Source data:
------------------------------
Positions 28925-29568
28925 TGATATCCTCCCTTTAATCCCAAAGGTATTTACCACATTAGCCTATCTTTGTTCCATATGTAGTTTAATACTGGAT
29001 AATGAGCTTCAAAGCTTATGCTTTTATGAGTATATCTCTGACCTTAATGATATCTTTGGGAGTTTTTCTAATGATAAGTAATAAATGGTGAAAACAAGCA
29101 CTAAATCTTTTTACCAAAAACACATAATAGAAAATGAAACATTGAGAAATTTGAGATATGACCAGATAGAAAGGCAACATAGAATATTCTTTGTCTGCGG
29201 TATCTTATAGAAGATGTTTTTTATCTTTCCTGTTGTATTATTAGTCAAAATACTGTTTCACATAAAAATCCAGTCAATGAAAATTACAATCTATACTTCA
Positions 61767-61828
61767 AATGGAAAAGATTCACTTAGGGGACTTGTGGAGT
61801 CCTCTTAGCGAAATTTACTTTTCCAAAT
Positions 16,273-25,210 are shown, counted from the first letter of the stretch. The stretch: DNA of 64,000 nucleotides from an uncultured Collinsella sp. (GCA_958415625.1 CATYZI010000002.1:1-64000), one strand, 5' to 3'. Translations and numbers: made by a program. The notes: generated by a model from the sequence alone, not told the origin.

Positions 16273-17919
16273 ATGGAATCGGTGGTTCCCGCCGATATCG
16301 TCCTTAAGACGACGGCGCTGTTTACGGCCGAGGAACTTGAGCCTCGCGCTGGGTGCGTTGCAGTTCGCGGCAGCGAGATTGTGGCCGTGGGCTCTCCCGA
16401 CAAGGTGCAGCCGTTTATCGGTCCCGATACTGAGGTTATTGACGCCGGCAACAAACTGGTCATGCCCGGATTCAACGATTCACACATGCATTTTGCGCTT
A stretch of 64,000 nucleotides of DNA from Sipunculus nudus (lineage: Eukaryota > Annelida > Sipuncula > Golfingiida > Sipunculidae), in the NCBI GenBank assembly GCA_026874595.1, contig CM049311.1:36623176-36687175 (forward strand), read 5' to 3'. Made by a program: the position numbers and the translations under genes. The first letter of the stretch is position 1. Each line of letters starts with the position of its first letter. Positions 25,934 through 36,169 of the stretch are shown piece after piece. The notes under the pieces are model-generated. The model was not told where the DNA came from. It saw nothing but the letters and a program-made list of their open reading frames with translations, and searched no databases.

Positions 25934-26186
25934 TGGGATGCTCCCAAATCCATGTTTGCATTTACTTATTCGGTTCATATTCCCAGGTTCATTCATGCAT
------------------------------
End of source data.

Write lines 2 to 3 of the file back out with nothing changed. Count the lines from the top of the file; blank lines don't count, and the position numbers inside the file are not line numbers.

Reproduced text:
28925 TGATATCCTCCCTTTAATCCCAAAGGTATTTACCACATTAGCCTATCTTTGTTCCATATGTAGTTTAATACTGGAT
29001 AATGAGCTTCAAAGCTTATGCTTTTATGAGTATATCTCTGACCTTAATGATATCTTTGGGAGTTTTTCTAATGATAAGTAATAAATGGTGAAAACAAGCA